Companies ranging from Ford Motor Company to Union Pacific Railroad report substantially improved business activity for the month of October. The current recession may have ended in the summer. Aggregate bond purchases were the largest since one year ago as Americans finally start investing again. Opinion articles, however, advise against common stock and its gambling attributes.
Historical Fact: American and international investors will soon assume high GDP growth is a feature of the American economy, as God-given and laid down in the natural order as the seasons. At the end of 1921, however, it’s not yet clear elements are present for business revival.
Fiscal policy boosted U.S. GDP growth by 8.5 percentage points at an annual rate in the first quarter of 2021, the Hutchins Center Fiscal Impact Measure (FIM) shows. The FIM translates changes in taxes and spending at federal, state, and local levels into changes in aggregate demand, illustrating the effect of fiscal policy on real GDP growth. GDP rose at an annual rate of 6.4% in the first quarter, according to the government’s latest estimate.
The boost to economic growth in the first quarter from fiscal policy is largely the result of two rounds of rebate checks (the $600 per person from legislation enacted in December that was paid in January, and the $1,400 per person from the American Rescue Plan Act that was paid in the last few weeks of March). An uptick in purchases by the federal government, reflecting in part spending on vaccines and processing of Paycheck Protection Program loans, also boosted economic activity.
Author(s): Manuel Alcala Kovalski, Sophia Campbell, Tyler Powell, Louise Sheiner
Publication Date: 1 June 2021 (most recent data update)
First, we compute the differences between the output paths for 2020–2030 projected before and after the pandemic (the shaded area in Figure 1) and estimate its present value discounting at a 0% real interest rate (a reasonably conservative assumption in a context where real rates are negative for most developed countries). This yields a total loss of about half of global GDP.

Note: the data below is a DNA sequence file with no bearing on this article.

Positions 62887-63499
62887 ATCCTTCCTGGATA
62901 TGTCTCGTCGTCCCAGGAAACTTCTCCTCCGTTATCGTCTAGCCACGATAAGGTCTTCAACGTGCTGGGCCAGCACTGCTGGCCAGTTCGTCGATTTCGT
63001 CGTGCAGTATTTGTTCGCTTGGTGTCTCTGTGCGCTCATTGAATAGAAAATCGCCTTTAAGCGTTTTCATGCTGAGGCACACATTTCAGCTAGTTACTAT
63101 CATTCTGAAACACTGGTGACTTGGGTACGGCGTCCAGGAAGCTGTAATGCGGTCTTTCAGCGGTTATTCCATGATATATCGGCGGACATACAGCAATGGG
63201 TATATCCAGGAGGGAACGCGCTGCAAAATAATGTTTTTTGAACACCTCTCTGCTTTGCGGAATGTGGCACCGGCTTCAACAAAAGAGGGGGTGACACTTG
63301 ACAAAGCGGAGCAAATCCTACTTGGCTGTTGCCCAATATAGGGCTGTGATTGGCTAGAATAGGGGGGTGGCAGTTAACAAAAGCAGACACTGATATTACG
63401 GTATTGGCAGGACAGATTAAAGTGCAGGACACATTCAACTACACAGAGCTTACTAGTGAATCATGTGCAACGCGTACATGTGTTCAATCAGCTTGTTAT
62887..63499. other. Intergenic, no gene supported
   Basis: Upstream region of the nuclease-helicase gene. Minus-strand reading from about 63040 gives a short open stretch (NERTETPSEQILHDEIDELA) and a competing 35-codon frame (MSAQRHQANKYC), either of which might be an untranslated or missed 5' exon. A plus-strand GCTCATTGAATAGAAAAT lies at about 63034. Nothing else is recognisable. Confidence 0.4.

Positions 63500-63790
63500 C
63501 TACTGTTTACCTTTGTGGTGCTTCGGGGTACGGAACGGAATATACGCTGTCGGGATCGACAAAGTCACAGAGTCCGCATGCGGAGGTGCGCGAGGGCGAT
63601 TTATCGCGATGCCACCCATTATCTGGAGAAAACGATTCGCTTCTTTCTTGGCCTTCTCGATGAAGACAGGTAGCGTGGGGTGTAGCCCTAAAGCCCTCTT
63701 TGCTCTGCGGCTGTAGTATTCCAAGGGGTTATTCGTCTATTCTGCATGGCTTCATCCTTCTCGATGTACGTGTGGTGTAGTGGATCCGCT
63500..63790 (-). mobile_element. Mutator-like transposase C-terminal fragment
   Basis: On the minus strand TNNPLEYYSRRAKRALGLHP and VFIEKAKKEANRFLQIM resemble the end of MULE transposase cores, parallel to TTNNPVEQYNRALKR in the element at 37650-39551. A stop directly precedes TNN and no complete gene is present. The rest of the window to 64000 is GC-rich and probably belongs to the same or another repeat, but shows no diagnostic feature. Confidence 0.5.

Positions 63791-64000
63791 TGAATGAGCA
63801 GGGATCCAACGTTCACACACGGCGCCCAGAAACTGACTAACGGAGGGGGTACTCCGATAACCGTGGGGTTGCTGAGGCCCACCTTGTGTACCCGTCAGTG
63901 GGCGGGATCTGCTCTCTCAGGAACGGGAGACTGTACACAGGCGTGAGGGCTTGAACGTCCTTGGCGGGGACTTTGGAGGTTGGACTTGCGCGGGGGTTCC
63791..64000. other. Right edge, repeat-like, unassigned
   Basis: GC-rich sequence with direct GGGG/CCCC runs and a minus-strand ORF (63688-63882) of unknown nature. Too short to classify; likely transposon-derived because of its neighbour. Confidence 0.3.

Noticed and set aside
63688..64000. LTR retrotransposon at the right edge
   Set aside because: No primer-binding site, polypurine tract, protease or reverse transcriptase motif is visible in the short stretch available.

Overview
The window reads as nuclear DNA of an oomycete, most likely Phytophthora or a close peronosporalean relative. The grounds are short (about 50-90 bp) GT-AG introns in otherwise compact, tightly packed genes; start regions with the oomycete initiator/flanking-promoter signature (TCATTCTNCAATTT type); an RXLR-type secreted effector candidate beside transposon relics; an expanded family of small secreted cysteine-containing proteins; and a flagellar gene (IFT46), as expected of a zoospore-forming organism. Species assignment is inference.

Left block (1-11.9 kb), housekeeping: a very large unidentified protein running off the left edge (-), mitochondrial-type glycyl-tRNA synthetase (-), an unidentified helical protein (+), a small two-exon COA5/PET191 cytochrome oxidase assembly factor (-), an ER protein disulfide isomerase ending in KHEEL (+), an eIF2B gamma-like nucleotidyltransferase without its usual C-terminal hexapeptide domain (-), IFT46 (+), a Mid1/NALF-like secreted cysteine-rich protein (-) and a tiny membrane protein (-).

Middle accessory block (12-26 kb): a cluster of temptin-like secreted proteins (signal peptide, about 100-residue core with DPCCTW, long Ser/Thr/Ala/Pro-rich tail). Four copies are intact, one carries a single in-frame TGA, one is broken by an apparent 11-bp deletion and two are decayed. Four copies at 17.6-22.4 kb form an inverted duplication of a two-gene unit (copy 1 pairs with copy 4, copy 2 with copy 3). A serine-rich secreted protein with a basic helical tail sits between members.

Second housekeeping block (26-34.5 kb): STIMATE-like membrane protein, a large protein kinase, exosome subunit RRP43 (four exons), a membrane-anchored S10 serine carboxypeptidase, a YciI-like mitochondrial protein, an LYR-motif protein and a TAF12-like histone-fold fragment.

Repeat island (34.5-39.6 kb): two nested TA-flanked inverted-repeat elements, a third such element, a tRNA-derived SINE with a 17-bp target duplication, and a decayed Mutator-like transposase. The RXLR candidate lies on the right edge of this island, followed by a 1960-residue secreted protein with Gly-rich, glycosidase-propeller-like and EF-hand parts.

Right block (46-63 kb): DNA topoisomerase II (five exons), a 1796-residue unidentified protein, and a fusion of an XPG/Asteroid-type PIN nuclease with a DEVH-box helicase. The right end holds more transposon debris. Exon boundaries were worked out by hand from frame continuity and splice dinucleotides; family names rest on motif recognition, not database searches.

Next, there is the question of the fiscal stimulus (equivalent to 15% of GDP, according to the IMF fiscal monitor) without which the output loss in 2020 would have been much steeper. How much of the economic impact of the fiscal unwinding is properly accounted for in the revised growth projections (Beck et al. 2021), particularly given that a big part of the stimulus (6% of the 15%) was below the line (loans, equity stakes, guarantees) with a cost that is contingent on the speed and composition of economic recovery in each country? There is no simple answer here. Moreover, we are ignoring potential bouts of financial stress or debt restructurings in heavily indebted countries (Persaud 2021), as well as the second wave of stimulus already in line for 2021 in many advanced economies. All things considered, adding the full 15% of GDP as an indicative measure of the cost of fiscal support does not look unreasonable.
Third, there is the value of the excess deaths due to Covid-19. There is, of course, no uncontroversial way to put a value on human life. For the sake of argument, we follow a recent estimation for the US by Cutler and Summers (2020) that uses the ‘statistical lives’ value to place it between $10 million and $7 million per life. If we take the considerably more conservative $5 million per life, acknowledging that the statistical value may vary across countries, the cost related to the global cumulative deaths registered so far amounts to 16.9% of global GDP.
Author(s): Eduardo Levy Yeyati, Federico Filippini
The record suggests that, after periods of massive non-financial disruption such as wars and pandemics, GDP does bounce back. It offers three further lessons. First, while people are keen to go out and spend, uncertainty lingers. Second, crises encourage people and businesses to try new ways of doing things, upending the structure of the economy. Third, as “Les Miserables” shows, political upheaval often follows, with unpredictable economic consequences.
There’s one mistake that’s particularly common and damaging. Too many observers try to derive economic principles from accounting principles. This is flat-out wrong. The reason is simple: Economics is not accounting. Economists try to understand the causal relationships in commerce and government. Accountants document stocks and flows in an orderly fashion. Economics obviously makes use of accounting, and accounting can be improved through knowledge of economics, but they’re not the same thing.
The most egregious abuses of economics that we see today start with an accounting identity — a true statement or equation — but end with an absurd economic claim. Importantly, an identity is true by construction. Based on the definitions of the variables, the formulation must be so. But it doesn’t say anything about the real world. It certainly doesn’t capture the causal relationships among those variables.